Terrestrial geoscience studies of earthquake (seismic) hazard in the Mackenzie-Beaufort area

Regions: Inuvialuit Settlement Region

Tags: geology, permafrost, sediment chemistry, Beaufort Sea, coastal environment

Principal Investigator: Côté, Michelle (1)
Licence Number: 15517
Organization: Geological Survey of Canada - Pacific Division
Licenced Year(s): 2015 2014
Issued: Jul 24, 2014
Project Team: Scott Dallimore (Scientist , Geological Survey of Canada)

Objective(s): To evaluate possible ground motion amplification due to permafrost variability in the Mackenzie-Beaufort area and to examine coastal sediment exposures and drained lake basins for evidence for paleo-tsunamis and glacial deposits.

Project Description: The objectives of this research project are to evaluate possible ground motion amplification due to permafrost variability in the Mackenzie-Beaufort area and to examine coastal sediment exposures and drained lake basins for evidence for paleo-tsunamis and glacial deposits.

Activity 1: Evaluation of possible enhanced ground motion amplification due to permafrost variability in the Mackenzie-Beaufort area.

In addition to the understanding of the regional tectonic setting, understanding the local site effects is an important part of any seismic hazard assessment. Site effect or “ground motion amplification” is an estimate of the response of soil layers when an earthquake occurs and how this variation is felt at the ground surface where people and structures are located.

A particular concern in the Mackenzie-Beaufort area is the effect of variable permafrost thickness on ground motion amplification. Given the substantial changes in sediment strength associated with different permafrost regimes, there are many locations where significant ground motion amplification could have occurred.

Activity 2: Examination of coastal sediment exposures and drained lake basins for evidence for paleo-tsunamis and glacial deposits.

There is potential for a tsunami to occur in the outer Mackenzie Delta, caused by under ocean slides and or large magnitude earthquakes. In an effort to understand this potential, we can look for evidence of past tsunami events (paleo-tsunamis) in low-lying thermokarst lake sediments along the outer Mackenzie Delta, which have the potential to preserve the record of past tsunami events going back thousands of years.

Activity 1: A portable, low-cost engineering geology instrument (Tromino) will be used to passively record ambient vibrations of the soil. Sites will primarily be at industry well locations with varying permafrost conditions where existing geological, geophysical, and geotechnical data exist that will aid in the site response analysis. A transect is also proposed where the Geological Survey of Canada conducted a detailed EM survey in the early 1990s. Additional sites may be chosen on an opportunity basis in collaboration with other Natural Resources Canada researchers. Data collection is relatively straightforward: 1) A small section (~30 cm x 30 cm) of the ground surface is prepared to ensure good contact with the instrument by removing any loose debris such as sticks or thick moss cover. 2) The instrument is placed on the ground surface with its four short (~5 cm) metal prongs inserted into the soil. 3) The instrument is left to record for 30 minutes. Data will be recorded at a minimum of three locations at each site. It is expected that each site can be completed in ~2 hours.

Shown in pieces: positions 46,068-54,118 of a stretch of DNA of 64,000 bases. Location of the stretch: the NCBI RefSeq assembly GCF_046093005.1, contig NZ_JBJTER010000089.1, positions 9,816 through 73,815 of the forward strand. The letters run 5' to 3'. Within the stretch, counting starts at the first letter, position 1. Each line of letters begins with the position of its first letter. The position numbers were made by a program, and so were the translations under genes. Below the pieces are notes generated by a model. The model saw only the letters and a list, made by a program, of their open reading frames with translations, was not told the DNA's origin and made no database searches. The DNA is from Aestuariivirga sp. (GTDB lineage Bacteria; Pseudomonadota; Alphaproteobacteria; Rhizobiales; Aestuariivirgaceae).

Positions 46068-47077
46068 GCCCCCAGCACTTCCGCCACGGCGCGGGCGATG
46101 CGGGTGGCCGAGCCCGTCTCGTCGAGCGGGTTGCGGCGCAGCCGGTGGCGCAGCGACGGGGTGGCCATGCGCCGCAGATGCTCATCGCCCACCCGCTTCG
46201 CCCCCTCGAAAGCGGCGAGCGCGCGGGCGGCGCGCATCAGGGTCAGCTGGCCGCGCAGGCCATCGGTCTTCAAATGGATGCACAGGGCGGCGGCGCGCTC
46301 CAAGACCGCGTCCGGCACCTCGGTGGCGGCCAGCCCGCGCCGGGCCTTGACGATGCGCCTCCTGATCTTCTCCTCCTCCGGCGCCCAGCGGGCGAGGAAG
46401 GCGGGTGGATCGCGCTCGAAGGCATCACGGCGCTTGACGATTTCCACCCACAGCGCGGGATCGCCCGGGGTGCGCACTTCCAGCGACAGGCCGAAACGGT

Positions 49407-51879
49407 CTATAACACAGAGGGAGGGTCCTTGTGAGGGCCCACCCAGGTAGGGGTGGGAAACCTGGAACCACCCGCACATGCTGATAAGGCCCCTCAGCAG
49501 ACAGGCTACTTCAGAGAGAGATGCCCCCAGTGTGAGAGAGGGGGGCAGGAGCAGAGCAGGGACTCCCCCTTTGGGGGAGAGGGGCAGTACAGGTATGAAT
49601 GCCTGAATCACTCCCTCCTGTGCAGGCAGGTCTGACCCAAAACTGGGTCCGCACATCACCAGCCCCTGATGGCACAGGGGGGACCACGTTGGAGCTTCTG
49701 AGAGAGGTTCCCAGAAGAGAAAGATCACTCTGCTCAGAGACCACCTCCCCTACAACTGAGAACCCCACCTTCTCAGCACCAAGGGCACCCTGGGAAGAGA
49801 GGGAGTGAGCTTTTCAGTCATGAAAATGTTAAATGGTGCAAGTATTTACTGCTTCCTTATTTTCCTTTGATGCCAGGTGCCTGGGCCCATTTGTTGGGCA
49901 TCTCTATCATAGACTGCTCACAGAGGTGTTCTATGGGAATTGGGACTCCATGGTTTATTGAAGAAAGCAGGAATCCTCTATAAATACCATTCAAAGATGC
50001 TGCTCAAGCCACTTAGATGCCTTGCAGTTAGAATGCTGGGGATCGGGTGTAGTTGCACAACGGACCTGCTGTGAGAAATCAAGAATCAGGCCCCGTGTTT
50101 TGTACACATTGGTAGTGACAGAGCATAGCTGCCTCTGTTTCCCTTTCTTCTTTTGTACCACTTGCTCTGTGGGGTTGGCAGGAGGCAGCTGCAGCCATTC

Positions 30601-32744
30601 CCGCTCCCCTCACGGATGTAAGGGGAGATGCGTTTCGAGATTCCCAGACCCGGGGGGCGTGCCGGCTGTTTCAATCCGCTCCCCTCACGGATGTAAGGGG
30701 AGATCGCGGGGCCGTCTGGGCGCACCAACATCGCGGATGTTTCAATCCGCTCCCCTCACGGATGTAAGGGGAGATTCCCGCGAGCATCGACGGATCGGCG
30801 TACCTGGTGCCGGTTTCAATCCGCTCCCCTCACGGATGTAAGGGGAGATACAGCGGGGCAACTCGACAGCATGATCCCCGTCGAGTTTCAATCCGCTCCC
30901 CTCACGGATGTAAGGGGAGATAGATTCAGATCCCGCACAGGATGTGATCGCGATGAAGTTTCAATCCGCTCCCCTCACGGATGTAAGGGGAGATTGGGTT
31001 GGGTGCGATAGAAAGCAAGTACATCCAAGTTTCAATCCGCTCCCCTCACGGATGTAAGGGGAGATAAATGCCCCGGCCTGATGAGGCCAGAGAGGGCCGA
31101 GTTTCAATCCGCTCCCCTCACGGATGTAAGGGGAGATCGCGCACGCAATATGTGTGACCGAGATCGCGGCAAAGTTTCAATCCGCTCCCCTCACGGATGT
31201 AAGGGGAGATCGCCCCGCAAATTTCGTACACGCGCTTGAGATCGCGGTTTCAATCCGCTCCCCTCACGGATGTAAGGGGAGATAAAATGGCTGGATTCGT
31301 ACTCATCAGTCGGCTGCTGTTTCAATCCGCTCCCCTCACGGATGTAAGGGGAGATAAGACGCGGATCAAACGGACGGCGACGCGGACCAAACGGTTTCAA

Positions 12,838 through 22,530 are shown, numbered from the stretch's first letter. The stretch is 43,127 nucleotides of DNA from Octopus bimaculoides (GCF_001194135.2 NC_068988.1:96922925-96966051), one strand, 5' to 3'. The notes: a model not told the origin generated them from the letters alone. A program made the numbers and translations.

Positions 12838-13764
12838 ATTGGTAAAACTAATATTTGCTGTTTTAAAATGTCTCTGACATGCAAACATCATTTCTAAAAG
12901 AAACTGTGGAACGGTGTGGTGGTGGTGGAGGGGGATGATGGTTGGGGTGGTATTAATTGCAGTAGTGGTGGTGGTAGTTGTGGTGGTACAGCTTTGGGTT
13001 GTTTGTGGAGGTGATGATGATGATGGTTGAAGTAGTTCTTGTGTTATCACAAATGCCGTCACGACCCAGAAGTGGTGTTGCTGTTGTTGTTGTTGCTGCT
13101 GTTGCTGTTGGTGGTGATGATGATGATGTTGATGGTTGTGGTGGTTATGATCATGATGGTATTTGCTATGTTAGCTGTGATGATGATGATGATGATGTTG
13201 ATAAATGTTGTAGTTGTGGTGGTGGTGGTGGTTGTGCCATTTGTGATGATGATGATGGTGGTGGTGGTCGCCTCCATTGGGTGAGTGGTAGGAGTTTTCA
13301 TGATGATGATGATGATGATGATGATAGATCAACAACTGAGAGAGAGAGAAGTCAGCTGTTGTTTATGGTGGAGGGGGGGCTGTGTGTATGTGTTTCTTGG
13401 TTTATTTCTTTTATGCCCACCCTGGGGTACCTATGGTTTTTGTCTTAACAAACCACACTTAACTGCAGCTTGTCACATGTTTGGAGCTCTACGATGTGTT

The resultant seismic amplification information will be analysed and used to help constrain the geological and geotechnical models used in the computation of the Seismic Hazard Values in the 2020 National Building Code of Canada. This in turn will guide the design of new infrastructure that will be required for the development of resources in the Mackenzie-Beaufort area.

Activity 2: For this preliminary study, two field techniques will be employed. 1) Conducting stratigraphic examinations of coastal exposures for evidence of materials that could have been deposited by a tsunami. The work at this stage is mainly descriptive with detailed note-taking, along with photography of the exposures. 2) Taking push-core samples in coastal drained lake basins for subsequent laboratory examination of the sediments to identify potential tsunami-deposits. A push-core is a small diameter (1-2”) probe that is pushed into the soil surface to the point of refusal (likely ~1 m or the maximum active layer thickness). Recognition or absence of a paleo-tsunami record would contribute to the understanding of the potential seismic hazard as well as direct further research.

The research team hopes to have an ARI summer student be a field assistant on some of the field days to gain experience conducting geoscience-base field work.

Copies of all scientific contributions (scientific papers, maps, and databases) will be provided to the communities in the ISR through the ARI. The research team hopes to have a representative attend the Yellowknife Geoscience Forum in November 2014 to present the preliminary results of this work.

The fieldwork for this study will be conducted from July 24, 2014 to August 17, 2014.